The company argues that there certainly was just cause to discharge Erin McNamara. First, McNamara was observed sorting material without safety gloves. The collective bargaining agreement (Article XX) provides for immediate discharge for “refusal to comply with plant rules” so management has the right to discharge McNamara on this basis alone. Moreover, McNamara had seven verbal warnings and a three-day suspension in the previous 12 months. The (unchallenged) suspension contained the warning that immediate discharge will result from any violations of Barrera rules. Failing to wear safety gloves violated company rules and is therefore a basis for dismissal.

Union Position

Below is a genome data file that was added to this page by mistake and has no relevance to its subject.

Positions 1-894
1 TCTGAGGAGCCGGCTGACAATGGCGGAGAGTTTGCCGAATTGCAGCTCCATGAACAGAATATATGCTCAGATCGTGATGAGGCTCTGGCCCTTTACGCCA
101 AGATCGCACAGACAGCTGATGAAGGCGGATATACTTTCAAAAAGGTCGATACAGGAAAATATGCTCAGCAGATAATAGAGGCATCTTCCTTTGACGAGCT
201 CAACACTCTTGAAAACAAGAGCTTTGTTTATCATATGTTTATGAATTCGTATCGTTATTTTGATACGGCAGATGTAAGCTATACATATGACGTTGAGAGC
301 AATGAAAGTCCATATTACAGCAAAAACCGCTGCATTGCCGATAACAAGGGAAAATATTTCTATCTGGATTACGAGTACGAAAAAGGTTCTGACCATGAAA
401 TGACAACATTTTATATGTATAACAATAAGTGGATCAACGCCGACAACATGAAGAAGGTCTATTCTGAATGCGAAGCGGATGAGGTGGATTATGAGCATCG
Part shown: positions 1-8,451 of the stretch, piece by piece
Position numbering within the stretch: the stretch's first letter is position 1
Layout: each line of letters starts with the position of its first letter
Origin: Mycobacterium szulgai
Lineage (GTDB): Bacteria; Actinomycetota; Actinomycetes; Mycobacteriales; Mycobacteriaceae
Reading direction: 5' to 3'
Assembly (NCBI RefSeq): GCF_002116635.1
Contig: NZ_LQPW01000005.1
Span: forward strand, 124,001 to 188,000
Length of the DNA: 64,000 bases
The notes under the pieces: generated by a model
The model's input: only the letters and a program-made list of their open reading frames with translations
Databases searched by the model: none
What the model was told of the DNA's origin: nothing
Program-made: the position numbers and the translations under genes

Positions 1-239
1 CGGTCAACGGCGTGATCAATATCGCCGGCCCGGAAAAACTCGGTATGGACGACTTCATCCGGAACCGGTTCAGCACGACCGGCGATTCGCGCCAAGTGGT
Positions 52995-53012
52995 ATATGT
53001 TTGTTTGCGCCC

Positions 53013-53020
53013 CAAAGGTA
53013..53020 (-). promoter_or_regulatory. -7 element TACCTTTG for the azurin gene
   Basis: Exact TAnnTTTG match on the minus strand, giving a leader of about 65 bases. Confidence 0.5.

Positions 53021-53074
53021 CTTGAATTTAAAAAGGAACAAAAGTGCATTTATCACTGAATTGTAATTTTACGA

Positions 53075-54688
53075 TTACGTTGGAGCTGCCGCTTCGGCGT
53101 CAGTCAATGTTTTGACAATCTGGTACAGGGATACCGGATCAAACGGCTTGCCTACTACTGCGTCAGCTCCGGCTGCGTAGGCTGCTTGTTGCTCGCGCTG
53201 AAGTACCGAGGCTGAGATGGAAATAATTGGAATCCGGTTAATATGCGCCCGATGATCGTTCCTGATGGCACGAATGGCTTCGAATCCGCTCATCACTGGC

The union argues that Article XX mandates that any discharge be based on just and sufficient cause. Section 1 of this article that specifies violation of plant rules as a cause for immediate discharge does not require immediate discharge. Rather, “it just says that there is a cause there for the Company to discharge if there is just cause.” Moreover, the contract also states that plant rules will be posted “in each department where they may be read by all employees.” The rules are posted only in Spanish, only in the cafeteria, and do not mention safety gloves. The grievant does not speak Spanish, has never been to the cafeteria, and, like other employees with implied supervisory consent, consistently does not wear safety gloves for cutting bundles because it is more efficient. Finally, the five conversations between Gomez and McNamara prior to the suspension for reading on the job were simply conversations between a supervisor and an employee – they are not reprimands or warnings (section 5 of Article XXI provides for written reprimands).